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Personal Statement: Narrative v. Direct???

Discussion in 'Pre-Dental' started by BalooTheBear, Jun 5, 2008.

  1. I tried to search this but couldn't find a good answer.

    My friend in law school read my personal statement and told me to make it more of a narrative and to tell them a story rather than simply answering the prompt.

    Is this because law school is looking for something else and he doesn't know what dental schools are looking for?

    Or is he right and I should make it more telling them a story?

    I feel like I have a strong essay, but it's pretty much just answering the prompt.
    Any suggestions?
    Thank you for your help!
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  3. gkhan

    gkhan 2+ Year Member

    May 27, 2008
    any help?

    kk avoid the "weak me to super-saiyan me" over x amount of years and x hurdles.
    adcoms see 1000000 of those.

    *advise i got from a prof who sat on MD adcom for many years
  4. UCSF2012

    UCSF2012 Tooth Rehab Student 2+ Year Member

    Nov 28, 2007
    Once upon a time, a predent was trying to get into dental school. Little did he know the path to Dental Town was obstructed by three bears....
  5. yorkiepoo

    yorkiepoo Member 7+ Year Member

    Jan 9, 2006
    I agree with your friend. You should write something that is narrative and makes you stand out-- give it a personal touch. That's what I did, and I'll be starting dental school in the fall. GL
  6. rose786

    rose786 2+ Year Member

    Apr 25, 2006
    I love me some Dental Town.

    And yes, try to tell a story. It doesn't have to be a "mind blowing" one, just something that expresses your unique qualities. GL
  7. Kane

    Kane A man for all molars. 2+ Year Member

    May 26, 2006
    I think too creative could be a risk. It's a serious endeavor, and you want to convey your maturity. Law demands eloquent, persuasive, powerful writing. I can see how a more creative approach would be of benefit to those applicants. But, really, do you think anyone has ever been rejected from a DS based on an average PS when the rest of their stats are fine? Doubtful. If you've done observations and have a profound drive to be a member of the dental profession, I think it will come through. Now -- if English isn't your first language, maybe it's a little more critical.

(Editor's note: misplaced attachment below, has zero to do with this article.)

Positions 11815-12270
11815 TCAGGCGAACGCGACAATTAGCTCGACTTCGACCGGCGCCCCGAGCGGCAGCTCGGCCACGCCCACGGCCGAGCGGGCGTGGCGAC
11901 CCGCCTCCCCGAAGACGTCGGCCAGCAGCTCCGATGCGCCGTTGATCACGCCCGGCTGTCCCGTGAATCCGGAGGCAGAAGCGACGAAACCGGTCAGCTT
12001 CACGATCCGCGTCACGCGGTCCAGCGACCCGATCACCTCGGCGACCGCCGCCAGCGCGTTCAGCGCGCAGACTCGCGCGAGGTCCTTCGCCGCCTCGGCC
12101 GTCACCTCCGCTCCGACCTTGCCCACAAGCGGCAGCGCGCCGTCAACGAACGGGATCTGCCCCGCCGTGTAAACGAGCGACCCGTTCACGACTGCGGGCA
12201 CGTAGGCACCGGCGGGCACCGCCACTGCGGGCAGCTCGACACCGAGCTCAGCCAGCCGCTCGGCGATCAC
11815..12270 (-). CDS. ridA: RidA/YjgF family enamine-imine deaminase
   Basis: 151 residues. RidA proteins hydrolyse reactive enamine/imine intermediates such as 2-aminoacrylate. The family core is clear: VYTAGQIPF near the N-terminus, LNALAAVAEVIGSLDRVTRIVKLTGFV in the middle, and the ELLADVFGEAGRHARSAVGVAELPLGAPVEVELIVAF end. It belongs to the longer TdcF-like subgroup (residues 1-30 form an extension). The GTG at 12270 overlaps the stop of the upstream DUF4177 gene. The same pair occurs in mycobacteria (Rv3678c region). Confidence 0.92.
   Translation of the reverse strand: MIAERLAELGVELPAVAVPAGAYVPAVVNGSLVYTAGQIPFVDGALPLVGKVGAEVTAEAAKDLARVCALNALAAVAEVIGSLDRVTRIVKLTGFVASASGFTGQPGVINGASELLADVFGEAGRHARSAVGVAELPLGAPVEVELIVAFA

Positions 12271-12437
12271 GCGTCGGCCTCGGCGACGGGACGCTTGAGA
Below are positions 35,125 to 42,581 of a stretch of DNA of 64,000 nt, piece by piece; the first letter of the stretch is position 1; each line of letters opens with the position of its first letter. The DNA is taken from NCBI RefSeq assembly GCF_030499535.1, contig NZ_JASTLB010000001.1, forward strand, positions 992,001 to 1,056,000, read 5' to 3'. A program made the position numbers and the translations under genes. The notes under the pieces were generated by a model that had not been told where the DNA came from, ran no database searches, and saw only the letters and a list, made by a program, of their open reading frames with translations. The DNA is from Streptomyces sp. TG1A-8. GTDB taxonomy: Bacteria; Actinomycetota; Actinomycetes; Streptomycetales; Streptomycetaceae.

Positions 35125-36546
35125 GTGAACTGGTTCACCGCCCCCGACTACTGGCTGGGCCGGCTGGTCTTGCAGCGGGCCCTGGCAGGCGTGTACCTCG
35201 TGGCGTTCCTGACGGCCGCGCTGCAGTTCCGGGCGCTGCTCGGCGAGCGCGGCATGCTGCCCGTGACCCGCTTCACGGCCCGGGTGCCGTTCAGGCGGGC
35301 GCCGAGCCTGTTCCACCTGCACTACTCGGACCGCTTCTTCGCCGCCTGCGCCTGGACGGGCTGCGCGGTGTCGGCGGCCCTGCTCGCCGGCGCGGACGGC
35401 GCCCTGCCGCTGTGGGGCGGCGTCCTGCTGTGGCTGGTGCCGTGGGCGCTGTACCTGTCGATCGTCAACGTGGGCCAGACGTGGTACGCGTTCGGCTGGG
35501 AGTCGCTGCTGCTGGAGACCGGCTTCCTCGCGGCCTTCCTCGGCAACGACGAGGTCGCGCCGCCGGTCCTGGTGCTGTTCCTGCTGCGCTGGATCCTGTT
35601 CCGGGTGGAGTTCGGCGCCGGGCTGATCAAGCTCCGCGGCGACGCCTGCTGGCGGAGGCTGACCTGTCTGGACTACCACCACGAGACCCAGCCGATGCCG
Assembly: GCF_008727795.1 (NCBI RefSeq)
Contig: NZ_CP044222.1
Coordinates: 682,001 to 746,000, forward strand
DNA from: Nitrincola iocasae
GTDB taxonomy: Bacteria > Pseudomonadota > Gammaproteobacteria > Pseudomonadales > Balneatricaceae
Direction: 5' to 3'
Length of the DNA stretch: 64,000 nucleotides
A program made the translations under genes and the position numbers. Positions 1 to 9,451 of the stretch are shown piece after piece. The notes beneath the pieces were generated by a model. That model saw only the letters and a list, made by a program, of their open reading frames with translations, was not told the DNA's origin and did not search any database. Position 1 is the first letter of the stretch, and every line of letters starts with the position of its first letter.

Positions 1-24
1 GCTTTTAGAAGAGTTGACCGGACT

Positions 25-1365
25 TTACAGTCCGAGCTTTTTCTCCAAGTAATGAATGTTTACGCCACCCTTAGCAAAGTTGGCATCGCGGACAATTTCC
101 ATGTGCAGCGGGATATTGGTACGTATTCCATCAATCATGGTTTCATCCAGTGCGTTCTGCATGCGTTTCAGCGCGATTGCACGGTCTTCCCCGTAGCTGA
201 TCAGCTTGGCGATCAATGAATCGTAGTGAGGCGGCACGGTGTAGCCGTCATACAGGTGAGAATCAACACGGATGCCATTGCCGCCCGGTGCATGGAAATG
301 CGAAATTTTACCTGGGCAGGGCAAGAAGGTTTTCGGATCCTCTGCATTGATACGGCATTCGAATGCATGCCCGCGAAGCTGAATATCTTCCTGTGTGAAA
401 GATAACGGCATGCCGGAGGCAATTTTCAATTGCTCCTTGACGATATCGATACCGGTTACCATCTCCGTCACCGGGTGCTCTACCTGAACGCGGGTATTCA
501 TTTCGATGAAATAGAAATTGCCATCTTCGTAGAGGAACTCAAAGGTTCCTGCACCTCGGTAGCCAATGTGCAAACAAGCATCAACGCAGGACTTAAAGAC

8. pogiro

    pogiro 2+ Year Member

    May 10, 2008
    Hahaha, best advice I've come across. I'm going to remember this.
  9. Sephisabin

    Sephisabin Senior Member 7+ Year Member

    Dec 31, 2004
    I really don't think anyone gets throw aside for being too creative... Creativity and maturity are not mutually exclusive. Remember, this is a PERSONAL statement... make it personal. You should absolutely tell stories... maybe an average PS won't get you overlooked, but that doesn't mean you should strive to be average.

    The adcoms have to read 100s of these every day... telling a story makes it interesting and gives them something to remember... "Oh yeah, he's the kid who got hit in the face with a baseball and lost 3 teeth..." vs. "Oh yeah, he's the kid who had a 3.6 and volunteered at a dental office... wait... which of the 2500 kids was that?"

    Do, however, make sure that your stories are relevant... while it's great that you won the pinewood derby when you were a cub scout, that might not be the best thing to write about... Further, your entire PS doesn't have to be a story, but it should definitely contain one (or more). While anyone can say "I'm responsible and have good time-management skills," you'll give yourself credibility if you can tell a story that proves it.

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